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# Re: [Phys-l] T dS versus dQ

In order to construct the alternate, reversible process to connect the initial and final states, I will have to introduce other interacting entities in the system's environment. It is true that there will be zero entropy change in the the total super-system during the alternate reversible process. However my system can change entropy, as can the new environment.

For the alternate, reversible process to "replace" the Rumford boring, I introduce a sequence of heat reservoirs going between the initial and final temperatures.
These reservoirs will lose entropy, while the cannon gains an equal amount of entropy.

Bob Sciamanda
Physics, Edinboro Univ of PA (Em)
treborsci@verizon.net
http://mysite.verizon.net/res12merh/

--------------------------------------------------
From: "John Denker" <jsd@av8n.com>
Sent: Tuesday, January 12, 2010 9:28 PM
To: "Forum for Physics Educators" <phys-l@carnot.physics.buffalo.edu>
Subject: Re: [Phys-l] T dS versus dQ

On 01/12/2010 06:33 PM, Bob Sciamanda wrote:
Equilibrium thermodynamics handles non-equilibrium (irreversible) processes,
if they connect well defined initial and final equilibrium states, by noting
that:
1) The initial and final states are equilibrium states in which state
variables are well defined. and collectively define the system state.
2) One can then construct an alternate, reversible process consisting of a
series of equilibrium states which evolve from the initial to the final
state according to the "laws" of reversible, equilibrium thermodynamic
processes. Every state in this reversible process is an equilibrium state
and has well defined state variables.
3) One then uses the physics of equilibrium, reversible processes to
calculate, along the chosen, reversible path of equilibrium states, whatever
system state changes are of interest in the transition from the initial to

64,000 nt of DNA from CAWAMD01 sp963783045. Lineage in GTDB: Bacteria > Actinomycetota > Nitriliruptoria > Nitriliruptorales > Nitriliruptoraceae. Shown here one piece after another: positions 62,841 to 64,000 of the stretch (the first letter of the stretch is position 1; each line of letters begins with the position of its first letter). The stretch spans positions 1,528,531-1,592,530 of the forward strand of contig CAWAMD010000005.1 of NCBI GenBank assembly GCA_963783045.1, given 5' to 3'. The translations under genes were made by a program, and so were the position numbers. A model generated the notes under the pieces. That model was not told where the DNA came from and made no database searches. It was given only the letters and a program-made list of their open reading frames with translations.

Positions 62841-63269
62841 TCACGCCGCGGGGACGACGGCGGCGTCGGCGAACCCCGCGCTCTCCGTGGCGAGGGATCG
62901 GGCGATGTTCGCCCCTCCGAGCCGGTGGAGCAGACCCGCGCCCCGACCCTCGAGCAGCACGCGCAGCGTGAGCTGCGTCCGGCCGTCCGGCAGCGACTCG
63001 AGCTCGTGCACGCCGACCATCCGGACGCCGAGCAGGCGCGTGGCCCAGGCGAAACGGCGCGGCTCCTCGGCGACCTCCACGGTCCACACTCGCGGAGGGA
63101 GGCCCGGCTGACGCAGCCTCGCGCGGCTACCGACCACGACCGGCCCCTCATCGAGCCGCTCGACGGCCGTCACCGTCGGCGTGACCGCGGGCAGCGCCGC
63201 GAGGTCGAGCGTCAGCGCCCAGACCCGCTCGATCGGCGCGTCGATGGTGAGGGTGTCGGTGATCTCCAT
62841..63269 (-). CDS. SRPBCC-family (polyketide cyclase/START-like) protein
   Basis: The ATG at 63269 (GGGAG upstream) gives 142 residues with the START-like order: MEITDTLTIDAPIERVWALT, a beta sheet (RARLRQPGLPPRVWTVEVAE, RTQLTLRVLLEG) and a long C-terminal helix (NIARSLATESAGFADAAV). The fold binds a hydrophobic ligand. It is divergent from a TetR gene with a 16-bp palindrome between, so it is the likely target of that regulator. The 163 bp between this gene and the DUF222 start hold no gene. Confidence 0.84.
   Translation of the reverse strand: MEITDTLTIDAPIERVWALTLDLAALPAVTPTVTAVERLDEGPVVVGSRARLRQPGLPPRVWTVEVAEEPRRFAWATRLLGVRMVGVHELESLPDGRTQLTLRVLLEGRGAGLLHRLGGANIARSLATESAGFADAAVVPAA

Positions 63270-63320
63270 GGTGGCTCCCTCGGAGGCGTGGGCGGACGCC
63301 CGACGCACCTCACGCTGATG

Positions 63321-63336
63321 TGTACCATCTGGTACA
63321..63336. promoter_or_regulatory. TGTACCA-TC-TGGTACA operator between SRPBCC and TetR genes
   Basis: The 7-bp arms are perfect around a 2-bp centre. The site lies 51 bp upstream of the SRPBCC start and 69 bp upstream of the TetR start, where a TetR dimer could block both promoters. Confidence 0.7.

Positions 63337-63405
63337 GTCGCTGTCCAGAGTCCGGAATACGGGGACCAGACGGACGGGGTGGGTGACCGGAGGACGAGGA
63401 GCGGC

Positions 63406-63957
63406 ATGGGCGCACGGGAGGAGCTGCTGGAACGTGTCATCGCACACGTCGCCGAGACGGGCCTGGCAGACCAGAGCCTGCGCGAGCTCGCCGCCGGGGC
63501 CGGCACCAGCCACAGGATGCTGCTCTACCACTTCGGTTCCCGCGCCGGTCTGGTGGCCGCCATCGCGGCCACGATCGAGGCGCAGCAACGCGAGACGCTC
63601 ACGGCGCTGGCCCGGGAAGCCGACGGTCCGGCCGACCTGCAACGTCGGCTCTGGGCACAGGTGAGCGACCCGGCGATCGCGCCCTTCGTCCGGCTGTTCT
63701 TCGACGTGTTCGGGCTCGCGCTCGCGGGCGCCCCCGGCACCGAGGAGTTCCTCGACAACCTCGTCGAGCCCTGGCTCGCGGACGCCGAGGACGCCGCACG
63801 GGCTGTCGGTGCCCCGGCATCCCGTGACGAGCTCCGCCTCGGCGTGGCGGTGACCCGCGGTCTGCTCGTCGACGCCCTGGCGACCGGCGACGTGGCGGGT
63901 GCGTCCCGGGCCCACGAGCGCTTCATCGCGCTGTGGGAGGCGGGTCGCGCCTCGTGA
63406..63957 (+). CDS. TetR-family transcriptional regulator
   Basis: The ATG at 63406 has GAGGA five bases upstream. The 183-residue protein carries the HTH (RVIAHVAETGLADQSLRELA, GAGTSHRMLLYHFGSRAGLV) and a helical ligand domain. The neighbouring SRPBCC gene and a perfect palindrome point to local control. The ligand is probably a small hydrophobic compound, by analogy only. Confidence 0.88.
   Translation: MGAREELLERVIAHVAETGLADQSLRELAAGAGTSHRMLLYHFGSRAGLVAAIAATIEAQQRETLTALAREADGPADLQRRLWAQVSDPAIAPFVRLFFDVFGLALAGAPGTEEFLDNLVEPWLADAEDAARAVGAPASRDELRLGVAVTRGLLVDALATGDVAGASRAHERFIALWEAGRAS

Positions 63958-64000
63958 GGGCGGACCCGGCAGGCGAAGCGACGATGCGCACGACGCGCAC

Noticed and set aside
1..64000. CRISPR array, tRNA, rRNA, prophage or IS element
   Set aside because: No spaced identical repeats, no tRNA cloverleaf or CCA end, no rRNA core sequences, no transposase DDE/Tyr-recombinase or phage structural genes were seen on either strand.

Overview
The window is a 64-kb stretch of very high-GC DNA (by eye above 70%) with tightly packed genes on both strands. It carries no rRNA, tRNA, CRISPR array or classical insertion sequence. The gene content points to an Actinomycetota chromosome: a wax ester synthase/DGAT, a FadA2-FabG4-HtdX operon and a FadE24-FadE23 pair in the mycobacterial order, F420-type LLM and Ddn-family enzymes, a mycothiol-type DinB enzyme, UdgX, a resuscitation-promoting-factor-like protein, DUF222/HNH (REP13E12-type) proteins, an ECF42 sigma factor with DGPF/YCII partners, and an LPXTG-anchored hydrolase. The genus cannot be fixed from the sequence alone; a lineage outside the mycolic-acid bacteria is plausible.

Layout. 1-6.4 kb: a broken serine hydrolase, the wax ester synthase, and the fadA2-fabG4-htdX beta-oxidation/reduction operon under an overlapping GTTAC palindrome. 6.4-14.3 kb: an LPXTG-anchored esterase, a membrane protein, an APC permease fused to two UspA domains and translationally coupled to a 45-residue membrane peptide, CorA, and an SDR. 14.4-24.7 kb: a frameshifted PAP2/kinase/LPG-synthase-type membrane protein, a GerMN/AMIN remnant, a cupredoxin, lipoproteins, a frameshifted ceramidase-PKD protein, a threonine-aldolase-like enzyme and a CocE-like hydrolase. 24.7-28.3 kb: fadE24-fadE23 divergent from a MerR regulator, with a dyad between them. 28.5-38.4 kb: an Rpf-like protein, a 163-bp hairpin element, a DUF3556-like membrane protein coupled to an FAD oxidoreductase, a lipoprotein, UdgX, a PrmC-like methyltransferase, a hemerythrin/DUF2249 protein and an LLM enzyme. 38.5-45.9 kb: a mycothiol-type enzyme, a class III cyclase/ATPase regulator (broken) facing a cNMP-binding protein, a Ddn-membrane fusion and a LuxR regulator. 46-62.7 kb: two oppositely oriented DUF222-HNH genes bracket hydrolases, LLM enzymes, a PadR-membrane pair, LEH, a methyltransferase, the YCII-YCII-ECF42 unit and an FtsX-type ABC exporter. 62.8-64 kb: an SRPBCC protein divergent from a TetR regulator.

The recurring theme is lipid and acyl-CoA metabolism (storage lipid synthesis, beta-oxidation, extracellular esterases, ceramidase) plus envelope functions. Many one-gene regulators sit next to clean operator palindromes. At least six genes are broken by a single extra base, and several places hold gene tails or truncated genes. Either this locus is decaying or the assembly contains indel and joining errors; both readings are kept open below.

the final states.
4) Since "a state is a state is a state", these system changes are identical
to the system changes undergone by the originally considered irreversible
process.

That's an innnnteresting approach, boldly stated.

Alas, if you actually follow that approach, you will
discover that in many cases it doesn't work.

A) Rumford's exciting Boring experiment (1798) is
irreversible. That's the main point of the exercise.
It cannot be approximated by any number of reversible
steps.

To say the same thing another way: In any reversible
step, entropy is a conserved quantity. In the real
world, entropy is not a conserved quantity.

B) When calculating the _stability_ of an equilibrium
situation, you need to consider the effect of perturbations
away from equilibrium. Again, that's the main point of
the exercise. If you assume that the perturbed state
is in equilibrium -- in particular, if you assume that
E can be written as a function of the same state variables
as the equilibrium state -- then the stability calculation

C) Et cetera. Need I go on?

Even something as central and basic as the Carnot heat engine
requires two heat baths, at temperature T1 and temperature T2.
Each heat bath is in equilibrium with itself ... but not with
the other.

My specific comment:
During the Carnot cycle the system under consideration is always in a well
defined equilibrium state. This in no way requires the two heat baths to be
in equilibrium with each other. What are you thinking of?

Are we perhaps quibbling over the definition of "system"?
I choose to draw my "system" boundary such that it
includes both heat sinks.

There is a well-known and easy-to-prove theorem that says
if *any* system is in equilibrium, then all parts of the
system must be at the same temperature. Clearly my system
is not in equilibrium. This point is so obvious that it
is often overlooked. I've always been known for my keen
grasp of the obvious.
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